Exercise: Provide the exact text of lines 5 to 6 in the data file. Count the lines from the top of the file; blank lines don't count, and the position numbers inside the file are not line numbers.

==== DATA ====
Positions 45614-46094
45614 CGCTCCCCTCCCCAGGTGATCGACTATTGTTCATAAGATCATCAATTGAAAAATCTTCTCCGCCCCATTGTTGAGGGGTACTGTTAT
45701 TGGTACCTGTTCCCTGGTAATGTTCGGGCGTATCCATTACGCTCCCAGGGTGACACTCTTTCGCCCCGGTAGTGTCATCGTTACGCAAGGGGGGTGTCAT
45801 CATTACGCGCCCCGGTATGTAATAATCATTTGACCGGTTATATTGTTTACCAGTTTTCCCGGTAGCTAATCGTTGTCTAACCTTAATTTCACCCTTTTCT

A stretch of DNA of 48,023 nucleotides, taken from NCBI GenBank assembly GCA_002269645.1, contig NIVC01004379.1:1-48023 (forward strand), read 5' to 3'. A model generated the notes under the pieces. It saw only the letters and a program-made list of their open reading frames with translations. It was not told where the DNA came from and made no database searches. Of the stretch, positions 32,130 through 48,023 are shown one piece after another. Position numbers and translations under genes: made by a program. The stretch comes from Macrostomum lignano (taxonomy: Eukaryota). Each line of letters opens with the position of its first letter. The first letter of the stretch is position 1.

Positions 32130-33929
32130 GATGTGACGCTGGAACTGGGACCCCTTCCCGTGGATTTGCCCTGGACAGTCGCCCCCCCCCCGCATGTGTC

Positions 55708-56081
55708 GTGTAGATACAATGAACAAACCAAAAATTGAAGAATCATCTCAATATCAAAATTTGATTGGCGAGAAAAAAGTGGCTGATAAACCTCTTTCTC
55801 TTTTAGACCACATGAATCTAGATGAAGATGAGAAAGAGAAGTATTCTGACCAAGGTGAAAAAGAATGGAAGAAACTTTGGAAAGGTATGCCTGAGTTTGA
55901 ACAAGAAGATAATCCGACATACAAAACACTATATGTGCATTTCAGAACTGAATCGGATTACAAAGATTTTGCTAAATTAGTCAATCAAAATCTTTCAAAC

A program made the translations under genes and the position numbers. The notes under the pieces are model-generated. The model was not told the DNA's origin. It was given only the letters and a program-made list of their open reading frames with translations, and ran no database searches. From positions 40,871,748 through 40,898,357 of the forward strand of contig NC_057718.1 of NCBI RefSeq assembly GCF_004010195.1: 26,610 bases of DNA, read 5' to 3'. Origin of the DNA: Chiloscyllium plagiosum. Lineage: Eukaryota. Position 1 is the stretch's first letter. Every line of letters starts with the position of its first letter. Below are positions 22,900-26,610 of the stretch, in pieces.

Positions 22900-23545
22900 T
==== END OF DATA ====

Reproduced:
A stretch of DNA of 48,023 nucleotides, taken from NCBI GenBank assembly GCA_002269645.1, contig NIVC01004379.1:1-48023 (forward strand), read 5' to 3'. A model generated the notes under the pieces. It saw only the letters and a program-made list of their open reading frames with translations. It was not told where the DNA came from and made no database searches. Of the stretch, positions 32,130 through 48,023 are shown one piece after another. Position numbers and translations under genes: made by a program. The stretch comes from Macrostomum lignano (taxonomy: Eukaryota). Each line of letters opens with the position of its first letter. The first letter of the stretch is position 1.

Positions 32130-33929